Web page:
Free Speech--Or A Hostile Act?

IF GOOD PUBLICITY MEANS they spelled your name right, it's been a good few weeks for feminist legal scholar Catharine MacKinnon. She's hailed (and vilified) as the brains behind a 1992 Canadian Supreme Court ruling that pornography deemed harmful to women can be banned; depending on whom you believe, the ruling has challenged a reign of terror against women or caused a reign of terror against writers. And MacKinnon's new book Only Words (152 pages. Harvard. $14.95), which equates porn with rape, has provoked a much-reported dustup with critic Carlin Romano, whose attack in The Nation began on a calculatedly offensive note: "Suppose I decide to rape Catharine MacKinnon before reviewing her book."

In his hypothetical fantasy, Romano ends up only writing about raping MacKinnon, but he's still arrested--parodying her notion that "to say it is to do it." It's a gambit as old as Swift's "A Modest Proposal"--and as new as the beginning of "Only Words," where MacKinnon asks readers to imagine their fathers holding them down to be raped and their husbands dripping hot wax on their nipples. By last week The Nation had gotten nearly 60 letters; the magazine's usual controversy gets seven or eight. MacKinnon's lover, maverick psychologist Jeffrey Moussaieff Masson (be of the legal wrangle with The New Yorker's Janet Malcolm) wrote to Romano, "If there is ever anything I can do to hurt your career, I will do it." Free-speech stalwart Nat Hentoff jumped in--on MacKinnon's side, claiming Romano "set out to debase [her] person, along with her ideas." In Manhattan, where folks fret over keyboard fisticuffs, "Only Words" jumped off the shelves.

If MacKinnon's ideas gain ground, anyone who values the First Amendment has reason to fret. She writes that "the law of equality and the law of freedom of speech are on a collision course in this country"; she's helped make it so. Her argument is seductive: that stopping real harm to real women is more important than protecting smut as "free speech." For MacKinnon, pornography isn't "speech" at all: it's a hostile act, a violation of women's civil rights. But though porn may indeed contribute to a climate in which women are subordinated, it's hard to spell out how without the polemical vagueness that makes rousing speeches and lousy law. As Leanne Katz, head of the National Coalition Against Censorship, wrote in a recent New York Times op-ed piece, "What is to be considered 'degrading'? And who decides?" MacKinnon advocates laws defining pornography as "graphic sexually explicit materials that subordinate women." But she adds that this definition "is coterminous with" such a magazine as Playboy because in it "women are objectified and presented dehumanized as sexual objects or things for use." The same could be said of fashion advertising; why not just criminalize bad attitudes?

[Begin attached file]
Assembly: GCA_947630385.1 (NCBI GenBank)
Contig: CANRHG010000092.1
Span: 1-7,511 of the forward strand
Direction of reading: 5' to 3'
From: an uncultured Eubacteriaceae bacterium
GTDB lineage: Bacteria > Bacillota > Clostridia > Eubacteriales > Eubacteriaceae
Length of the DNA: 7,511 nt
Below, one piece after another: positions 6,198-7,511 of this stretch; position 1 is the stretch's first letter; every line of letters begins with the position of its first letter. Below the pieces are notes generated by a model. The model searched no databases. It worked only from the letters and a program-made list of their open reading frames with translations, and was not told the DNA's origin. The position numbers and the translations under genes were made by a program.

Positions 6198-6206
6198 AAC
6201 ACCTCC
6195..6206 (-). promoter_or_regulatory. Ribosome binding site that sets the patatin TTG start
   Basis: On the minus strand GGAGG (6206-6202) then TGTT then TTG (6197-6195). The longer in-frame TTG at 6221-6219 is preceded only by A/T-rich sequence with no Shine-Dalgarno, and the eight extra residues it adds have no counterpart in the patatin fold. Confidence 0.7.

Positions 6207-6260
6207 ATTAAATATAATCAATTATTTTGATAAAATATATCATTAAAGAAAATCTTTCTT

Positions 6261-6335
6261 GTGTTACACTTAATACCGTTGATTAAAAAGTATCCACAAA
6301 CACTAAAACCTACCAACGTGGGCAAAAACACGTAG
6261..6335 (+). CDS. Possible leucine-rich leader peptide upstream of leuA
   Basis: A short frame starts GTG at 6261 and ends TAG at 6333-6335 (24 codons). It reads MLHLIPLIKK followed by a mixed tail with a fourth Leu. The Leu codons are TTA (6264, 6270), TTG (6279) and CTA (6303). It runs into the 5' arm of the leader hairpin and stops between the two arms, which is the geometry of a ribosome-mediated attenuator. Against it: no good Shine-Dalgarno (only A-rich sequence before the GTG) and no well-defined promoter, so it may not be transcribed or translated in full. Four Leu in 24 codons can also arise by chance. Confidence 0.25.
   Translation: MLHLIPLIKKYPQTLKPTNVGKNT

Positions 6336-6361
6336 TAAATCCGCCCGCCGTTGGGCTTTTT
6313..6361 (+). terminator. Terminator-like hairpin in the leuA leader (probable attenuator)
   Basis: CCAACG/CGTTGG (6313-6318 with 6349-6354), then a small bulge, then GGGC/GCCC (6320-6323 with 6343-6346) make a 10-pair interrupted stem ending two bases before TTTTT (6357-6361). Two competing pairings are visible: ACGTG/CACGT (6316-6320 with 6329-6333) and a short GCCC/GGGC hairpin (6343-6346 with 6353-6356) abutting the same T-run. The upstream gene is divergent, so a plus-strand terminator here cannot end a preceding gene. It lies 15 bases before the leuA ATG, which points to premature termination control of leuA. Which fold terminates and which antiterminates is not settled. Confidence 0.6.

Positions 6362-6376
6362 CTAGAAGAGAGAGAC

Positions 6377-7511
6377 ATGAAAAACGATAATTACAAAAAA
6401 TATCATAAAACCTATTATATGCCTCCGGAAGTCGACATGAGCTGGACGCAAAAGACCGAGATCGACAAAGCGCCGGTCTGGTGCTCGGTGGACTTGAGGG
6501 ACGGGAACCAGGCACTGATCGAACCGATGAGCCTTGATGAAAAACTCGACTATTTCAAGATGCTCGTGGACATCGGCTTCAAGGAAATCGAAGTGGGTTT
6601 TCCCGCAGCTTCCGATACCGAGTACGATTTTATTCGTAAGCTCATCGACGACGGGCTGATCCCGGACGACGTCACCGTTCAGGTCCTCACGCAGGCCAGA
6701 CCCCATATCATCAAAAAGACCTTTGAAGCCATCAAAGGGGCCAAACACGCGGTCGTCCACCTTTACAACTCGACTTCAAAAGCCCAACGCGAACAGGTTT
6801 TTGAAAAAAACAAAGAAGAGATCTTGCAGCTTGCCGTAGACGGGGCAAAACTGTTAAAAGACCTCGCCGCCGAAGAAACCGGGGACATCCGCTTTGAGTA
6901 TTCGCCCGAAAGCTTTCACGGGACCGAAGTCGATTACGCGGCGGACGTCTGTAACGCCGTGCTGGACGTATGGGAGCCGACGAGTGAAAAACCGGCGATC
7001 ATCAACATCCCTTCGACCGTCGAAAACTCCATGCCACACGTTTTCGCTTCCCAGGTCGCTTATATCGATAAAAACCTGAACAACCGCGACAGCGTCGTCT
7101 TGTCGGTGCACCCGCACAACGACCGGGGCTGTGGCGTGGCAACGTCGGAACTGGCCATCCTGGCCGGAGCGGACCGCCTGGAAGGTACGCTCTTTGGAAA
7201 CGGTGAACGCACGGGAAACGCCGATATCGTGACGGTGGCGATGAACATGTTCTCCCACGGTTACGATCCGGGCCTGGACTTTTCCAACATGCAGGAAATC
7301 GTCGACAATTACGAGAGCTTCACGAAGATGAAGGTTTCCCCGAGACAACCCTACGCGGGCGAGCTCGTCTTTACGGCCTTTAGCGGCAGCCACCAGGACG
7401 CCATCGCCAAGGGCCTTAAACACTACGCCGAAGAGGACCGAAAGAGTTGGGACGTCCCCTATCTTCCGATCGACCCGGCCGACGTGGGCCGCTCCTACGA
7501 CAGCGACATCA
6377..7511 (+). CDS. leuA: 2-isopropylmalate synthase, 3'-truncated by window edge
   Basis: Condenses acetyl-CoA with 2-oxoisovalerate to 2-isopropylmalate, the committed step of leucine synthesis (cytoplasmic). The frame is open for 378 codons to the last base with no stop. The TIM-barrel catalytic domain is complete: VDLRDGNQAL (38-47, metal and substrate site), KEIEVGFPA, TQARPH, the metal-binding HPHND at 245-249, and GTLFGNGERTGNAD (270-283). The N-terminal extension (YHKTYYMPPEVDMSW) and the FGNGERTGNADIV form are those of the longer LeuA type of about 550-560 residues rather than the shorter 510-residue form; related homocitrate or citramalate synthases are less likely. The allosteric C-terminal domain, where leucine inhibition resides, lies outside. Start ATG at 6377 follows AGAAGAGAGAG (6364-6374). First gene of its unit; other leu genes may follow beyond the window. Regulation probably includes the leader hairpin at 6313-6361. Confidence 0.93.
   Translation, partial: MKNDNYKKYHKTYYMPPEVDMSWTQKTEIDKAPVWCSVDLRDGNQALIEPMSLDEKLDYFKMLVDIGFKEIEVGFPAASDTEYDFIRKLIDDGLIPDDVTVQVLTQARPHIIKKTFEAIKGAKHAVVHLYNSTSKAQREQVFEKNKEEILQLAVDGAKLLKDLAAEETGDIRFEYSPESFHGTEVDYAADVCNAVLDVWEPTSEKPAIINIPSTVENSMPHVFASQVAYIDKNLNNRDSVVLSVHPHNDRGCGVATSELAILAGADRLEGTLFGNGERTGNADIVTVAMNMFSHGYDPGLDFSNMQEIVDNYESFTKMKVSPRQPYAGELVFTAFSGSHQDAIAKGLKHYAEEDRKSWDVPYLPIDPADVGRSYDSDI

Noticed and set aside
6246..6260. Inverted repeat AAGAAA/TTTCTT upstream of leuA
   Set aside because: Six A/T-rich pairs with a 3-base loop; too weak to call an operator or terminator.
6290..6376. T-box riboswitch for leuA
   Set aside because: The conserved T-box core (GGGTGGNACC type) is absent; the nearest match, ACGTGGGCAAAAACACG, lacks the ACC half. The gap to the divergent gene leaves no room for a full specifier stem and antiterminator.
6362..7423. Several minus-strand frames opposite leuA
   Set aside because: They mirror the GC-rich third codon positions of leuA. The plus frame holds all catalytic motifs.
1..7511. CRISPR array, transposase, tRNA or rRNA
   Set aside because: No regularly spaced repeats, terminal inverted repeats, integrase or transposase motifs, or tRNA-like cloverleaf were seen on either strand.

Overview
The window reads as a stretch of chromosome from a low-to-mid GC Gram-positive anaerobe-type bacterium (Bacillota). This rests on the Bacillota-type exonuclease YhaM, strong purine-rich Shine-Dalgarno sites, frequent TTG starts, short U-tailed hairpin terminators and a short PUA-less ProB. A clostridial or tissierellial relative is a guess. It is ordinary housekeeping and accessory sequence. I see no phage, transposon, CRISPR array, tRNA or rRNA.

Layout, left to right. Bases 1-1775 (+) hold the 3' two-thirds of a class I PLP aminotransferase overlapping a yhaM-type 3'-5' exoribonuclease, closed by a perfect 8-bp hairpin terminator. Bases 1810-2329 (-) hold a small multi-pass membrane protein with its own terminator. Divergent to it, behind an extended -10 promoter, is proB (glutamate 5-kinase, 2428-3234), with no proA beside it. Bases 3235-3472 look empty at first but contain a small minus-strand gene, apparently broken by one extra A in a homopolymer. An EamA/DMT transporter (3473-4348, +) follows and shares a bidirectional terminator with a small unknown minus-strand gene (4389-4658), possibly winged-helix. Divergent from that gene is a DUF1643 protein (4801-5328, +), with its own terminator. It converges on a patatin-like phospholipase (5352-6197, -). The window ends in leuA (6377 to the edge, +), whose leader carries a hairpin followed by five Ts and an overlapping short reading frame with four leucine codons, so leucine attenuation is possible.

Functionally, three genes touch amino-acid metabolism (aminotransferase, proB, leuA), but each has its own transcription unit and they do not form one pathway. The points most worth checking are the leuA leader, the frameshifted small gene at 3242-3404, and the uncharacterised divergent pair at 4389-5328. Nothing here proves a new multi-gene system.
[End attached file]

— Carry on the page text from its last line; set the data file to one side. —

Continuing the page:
In 1985, Indianapolis adopted a MacKinnonesque ordinance banning sexually explicit depictions of the subordination of women. An appeals court said it violated the First Amendment, and the U.S. Supreme Court agreed. But in 1992, Canada's Supreme Court held that while the Canadian Charter of Rights and Freedoms grants freedom of expression, "portraying women as a class as objects for sexual exploitation" could be banned for its "negative impact on the individual's sense of self-worth." MacKinnon helped write the brief that carried the day; the U.S. press played it as her victory. "It's an amazingly arrogant attitude toward Canadian feminists," says MacKinnon's colleague Andrea Dworkin, "who after all made the argument."

Such free-speech advocates as Katz say the Butler ruling (so called for the original defendant) sparked "an explosion of censorship." True, Canadian customs has lately seized not just hard-core porn but books by such serious writers as David Leavitt--and Dworkin, whose "Pornography" was itself briefly mistaken for porn. But MacKinnon says that such seizures have gone on for years and that the Butler ruling has had no direct impact. "The only reason we're having this conversation," MacKinnon told NEWSWEEK, "is that Butler had to be attacked...The court said that harm to women is harm to the Canadian community...Obviously the pornographers are worried or they wouldn't be spreading these false accounts...It's clear that they do sit around in rooms and figure out how to try and discredit what we're doing and destroy our credibility."

It's all too familiar: seeing adversaries as conspirators, using the media to charge that they're using the media. So what did the porn cabal offer Carlin Romano--the editorship of Juggs? Something must explain why a smart critic used a rhetorical tactic likely to put off even many free-speech absolutists. "I stand by the review," says Romano, book critic at The Philadelphia inquirer. "Some people say I dehumanized her. I think I did something worse: I took her seriously. The worst thing that can happen to a flamboyant claim is to be tested by a good example." Romano--known for his own flamboyance--calls MacKinnon "a very cagey publicist in pursuit of her cause." He can't say she hasn't had help.